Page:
Hazel Dickens in the West Virginia Music Hall Of Fame

Our UK correspondent, Richard F. Thompson, put together this report on an important event we missed last fall.

Hazel Dickens sings at the WV Hall of Fame ceremony, photo by Steve RotschIn November the legendary folk/bluegrass singer, songwriter and activist Hazel Dickens was honored as one of the inaugural inductees into the West Virginia Music Hall of Fame at a ceremony at The Cultural Center in Charleston, West Virginia.

Belatedly, I submit this tribute and report of the evening’s activities ‚Ķ‚Ķ‚Ķ.

Considered one of the most influential and powerful artists, male or female, in the world of Americana music, Ms. Dickens was presented with her award by her longtime admirer, Alison Krauss.

Born in the coal-mining region of West Virginia (Mercer County), Ms. Dickens moved to the Baltimore area while in her late teens. There she found friendship and musical compatibility with local area musicians like Mike Seeger and Alice Gerrard. Dickens, Gerrard and Seeger along with Tracy Schwarz and Lamar Grier recorded an album released an LP under the name of the Strange Creek Singers. Later, Hazel and Alice worked together as a duo. They recorded four ground-breaking albums before they went their separate ways in 1976.

Subsequently, Ms. Dickens has released several solo albums that have presented what has been described as “her uniquely personal amalgam of old-time string band sounds, bluegrass, protest songs, and classic country.”

Her music is renowned for the way in which she has spoken up for the impoverished, like the coalminers of her own and nearby states. Songs such as Working Girl Blues, Black Lung, and Don’t Put Her Down, You Helped Put Her There speak typically of her feelings for the cause of those who have suffered or are suffering hardship in their lives, like many of the Dickens’ family members themselves.

Her music was featured in the Oscar-winning documentary Harlan County, U.S.A., which depicted the tensions surrounding a coal miners’ strike in rural Kentucky. Her poignant songs, such as Mama’s Hand, Few Old Memories, West Virginia, My Home and You’ll Get No More Of Me, have been widely recorded by other artists.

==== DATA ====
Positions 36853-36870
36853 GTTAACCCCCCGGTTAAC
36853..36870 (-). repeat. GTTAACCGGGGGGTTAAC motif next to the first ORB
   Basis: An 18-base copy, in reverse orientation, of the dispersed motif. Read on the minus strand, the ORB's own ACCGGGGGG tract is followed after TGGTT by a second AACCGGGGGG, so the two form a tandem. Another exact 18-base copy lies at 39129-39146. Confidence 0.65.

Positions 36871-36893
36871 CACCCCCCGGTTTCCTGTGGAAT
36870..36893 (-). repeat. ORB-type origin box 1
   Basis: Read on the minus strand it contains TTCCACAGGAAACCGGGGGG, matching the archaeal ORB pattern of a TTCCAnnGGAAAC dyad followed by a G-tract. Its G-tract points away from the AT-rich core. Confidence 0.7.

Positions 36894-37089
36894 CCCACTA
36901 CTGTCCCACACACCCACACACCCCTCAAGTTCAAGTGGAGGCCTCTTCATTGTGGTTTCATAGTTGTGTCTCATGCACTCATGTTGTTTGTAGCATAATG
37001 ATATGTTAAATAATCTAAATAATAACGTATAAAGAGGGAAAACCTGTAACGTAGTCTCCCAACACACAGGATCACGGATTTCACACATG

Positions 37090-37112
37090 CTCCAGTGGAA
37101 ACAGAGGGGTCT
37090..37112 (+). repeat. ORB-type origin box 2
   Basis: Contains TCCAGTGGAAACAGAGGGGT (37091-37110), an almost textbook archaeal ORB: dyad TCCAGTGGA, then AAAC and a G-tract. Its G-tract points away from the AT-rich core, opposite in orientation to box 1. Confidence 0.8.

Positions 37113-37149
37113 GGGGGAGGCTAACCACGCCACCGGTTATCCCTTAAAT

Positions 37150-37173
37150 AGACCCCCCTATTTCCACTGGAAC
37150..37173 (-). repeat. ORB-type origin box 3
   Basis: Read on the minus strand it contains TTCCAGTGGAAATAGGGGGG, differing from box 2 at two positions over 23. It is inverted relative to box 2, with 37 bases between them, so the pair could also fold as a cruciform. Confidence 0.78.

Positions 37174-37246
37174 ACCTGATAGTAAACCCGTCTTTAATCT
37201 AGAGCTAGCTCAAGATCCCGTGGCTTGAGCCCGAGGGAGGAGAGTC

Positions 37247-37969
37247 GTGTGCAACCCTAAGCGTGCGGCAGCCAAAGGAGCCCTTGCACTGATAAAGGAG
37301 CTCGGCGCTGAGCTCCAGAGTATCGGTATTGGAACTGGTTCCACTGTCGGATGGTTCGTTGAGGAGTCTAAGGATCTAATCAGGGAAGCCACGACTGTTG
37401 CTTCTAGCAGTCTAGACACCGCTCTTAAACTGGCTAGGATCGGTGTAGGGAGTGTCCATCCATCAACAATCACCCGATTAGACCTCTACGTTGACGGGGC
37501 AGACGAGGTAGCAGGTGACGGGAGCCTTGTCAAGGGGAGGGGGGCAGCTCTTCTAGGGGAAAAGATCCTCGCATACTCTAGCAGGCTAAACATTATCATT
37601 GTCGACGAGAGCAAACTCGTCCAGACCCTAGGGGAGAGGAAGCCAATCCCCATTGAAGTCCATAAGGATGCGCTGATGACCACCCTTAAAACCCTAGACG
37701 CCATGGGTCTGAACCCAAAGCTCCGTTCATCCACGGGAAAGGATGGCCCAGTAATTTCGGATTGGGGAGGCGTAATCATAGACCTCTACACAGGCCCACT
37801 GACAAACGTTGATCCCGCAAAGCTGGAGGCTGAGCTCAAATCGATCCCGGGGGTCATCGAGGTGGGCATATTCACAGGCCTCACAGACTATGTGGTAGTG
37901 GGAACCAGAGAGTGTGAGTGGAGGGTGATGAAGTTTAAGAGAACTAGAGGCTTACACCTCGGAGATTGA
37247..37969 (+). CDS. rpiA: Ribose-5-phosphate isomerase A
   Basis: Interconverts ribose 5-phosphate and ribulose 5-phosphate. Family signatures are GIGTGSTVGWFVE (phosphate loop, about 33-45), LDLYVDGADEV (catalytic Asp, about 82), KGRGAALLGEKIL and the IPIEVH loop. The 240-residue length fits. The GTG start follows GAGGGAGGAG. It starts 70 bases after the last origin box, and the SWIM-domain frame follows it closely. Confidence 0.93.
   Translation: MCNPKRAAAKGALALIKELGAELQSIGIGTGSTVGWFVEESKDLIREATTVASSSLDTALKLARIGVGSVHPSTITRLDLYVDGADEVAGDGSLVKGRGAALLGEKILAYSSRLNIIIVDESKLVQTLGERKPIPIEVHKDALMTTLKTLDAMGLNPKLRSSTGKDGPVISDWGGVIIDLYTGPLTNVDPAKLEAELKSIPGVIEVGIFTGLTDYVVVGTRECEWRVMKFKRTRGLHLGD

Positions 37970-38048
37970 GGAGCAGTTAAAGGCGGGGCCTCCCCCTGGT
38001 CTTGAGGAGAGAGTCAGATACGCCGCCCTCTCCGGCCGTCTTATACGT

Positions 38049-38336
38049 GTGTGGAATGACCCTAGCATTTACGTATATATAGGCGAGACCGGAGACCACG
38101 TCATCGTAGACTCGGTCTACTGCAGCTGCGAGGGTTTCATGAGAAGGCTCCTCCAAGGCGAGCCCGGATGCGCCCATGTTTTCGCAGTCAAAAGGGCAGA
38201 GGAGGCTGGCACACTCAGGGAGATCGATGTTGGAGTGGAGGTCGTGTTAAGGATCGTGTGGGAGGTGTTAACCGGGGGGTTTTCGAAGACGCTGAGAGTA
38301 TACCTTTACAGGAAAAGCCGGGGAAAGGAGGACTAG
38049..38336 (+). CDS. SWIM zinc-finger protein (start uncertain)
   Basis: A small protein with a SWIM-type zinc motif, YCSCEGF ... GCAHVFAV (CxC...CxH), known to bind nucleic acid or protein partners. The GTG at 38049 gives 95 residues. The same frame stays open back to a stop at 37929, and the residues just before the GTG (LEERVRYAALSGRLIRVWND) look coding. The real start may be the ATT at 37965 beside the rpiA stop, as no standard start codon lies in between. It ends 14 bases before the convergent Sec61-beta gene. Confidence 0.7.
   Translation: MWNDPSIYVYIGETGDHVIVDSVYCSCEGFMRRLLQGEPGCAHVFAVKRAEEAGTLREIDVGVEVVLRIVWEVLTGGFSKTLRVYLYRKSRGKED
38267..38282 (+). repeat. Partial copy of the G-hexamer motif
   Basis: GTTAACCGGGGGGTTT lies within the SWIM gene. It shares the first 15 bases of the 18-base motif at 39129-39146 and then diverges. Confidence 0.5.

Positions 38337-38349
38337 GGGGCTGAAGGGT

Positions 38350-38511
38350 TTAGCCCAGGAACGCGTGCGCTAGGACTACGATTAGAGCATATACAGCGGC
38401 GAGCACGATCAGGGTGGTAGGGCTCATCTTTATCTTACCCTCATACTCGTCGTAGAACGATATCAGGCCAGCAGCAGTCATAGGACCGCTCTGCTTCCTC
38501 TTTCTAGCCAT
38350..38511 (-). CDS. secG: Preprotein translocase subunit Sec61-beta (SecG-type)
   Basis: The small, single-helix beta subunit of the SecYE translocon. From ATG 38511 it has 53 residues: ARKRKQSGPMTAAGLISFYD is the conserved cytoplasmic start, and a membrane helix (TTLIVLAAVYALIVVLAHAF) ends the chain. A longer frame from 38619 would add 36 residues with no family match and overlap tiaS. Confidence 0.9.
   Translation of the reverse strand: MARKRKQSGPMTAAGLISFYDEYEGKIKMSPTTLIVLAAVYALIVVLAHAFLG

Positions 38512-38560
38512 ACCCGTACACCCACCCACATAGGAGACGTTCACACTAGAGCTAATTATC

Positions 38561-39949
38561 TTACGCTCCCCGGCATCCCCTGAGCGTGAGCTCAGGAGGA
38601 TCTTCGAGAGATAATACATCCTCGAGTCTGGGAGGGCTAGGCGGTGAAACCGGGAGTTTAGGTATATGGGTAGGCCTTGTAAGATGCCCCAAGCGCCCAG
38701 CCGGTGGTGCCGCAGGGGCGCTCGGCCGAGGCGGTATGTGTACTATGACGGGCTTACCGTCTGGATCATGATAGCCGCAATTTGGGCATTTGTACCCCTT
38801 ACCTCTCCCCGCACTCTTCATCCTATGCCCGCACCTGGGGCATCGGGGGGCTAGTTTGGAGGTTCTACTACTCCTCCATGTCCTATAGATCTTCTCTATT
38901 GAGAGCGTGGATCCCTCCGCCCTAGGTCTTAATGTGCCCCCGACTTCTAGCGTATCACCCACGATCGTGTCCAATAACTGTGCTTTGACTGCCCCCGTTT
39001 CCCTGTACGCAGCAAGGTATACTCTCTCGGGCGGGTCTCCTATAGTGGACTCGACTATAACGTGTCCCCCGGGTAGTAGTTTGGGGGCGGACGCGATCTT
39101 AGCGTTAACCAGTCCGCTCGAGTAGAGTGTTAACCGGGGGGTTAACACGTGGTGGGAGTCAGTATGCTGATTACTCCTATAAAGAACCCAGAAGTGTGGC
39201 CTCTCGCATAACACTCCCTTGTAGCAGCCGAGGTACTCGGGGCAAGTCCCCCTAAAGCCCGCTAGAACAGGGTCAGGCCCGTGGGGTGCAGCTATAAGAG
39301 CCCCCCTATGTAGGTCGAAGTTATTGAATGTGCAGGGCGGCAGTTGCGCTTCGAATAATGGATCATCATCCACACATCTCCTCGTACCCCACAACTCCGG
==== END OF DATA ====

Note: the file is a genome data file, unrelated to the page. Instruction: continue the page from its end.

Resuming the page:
In 1993 Ms. Dickens was presented with the International Bluegrass Music Association [IBMA] Award of Merit. Three years later she won the IBMA Song Of The Year award after Lynn Morris recorded a superb version of Mama’s Hand.

In 2001 Hazel Dickens was awarded a Heritage Fellowship by the National Endowment for the Arts, the highest official honor bestowed on traditional musicians by the U.S. Government.

Tim O’Brien, one of the musicians who entertained guests during the evening, provides a little general information about the evening and pays his own tribute to Hazel Dickens ‚Ķ‚Ķ.

It was a heart warming event in Charleston last Friday. As a member of the board of the West Virginia Music Hall of Fame, I felt our hard work of the last two years paid off big time when the inductees and their friends and family gathered together to celebrate the music if my home state. Many of the best and brightest leave the state and make a name for themselves where there’s more opportunity, but without exception the inductees underlined the fact that they could never do what they do without the influence and environment of West Virginia. The tribute CD to Blind Alfred Reed, Always Lift Him Up, was launched Friday as well. On that project, various musicians with West Virginia roots contributed a track each in the name of the West Virginia Music Hall of Fame. It serves as a reminder of the diversity of talent from West Virginia, and helps those in and out of the state to re-connect in a kind of musical reunion. Most of the musicians involved learned more about Alfred Reed and the CD will promote Reed’s music and the music of the state.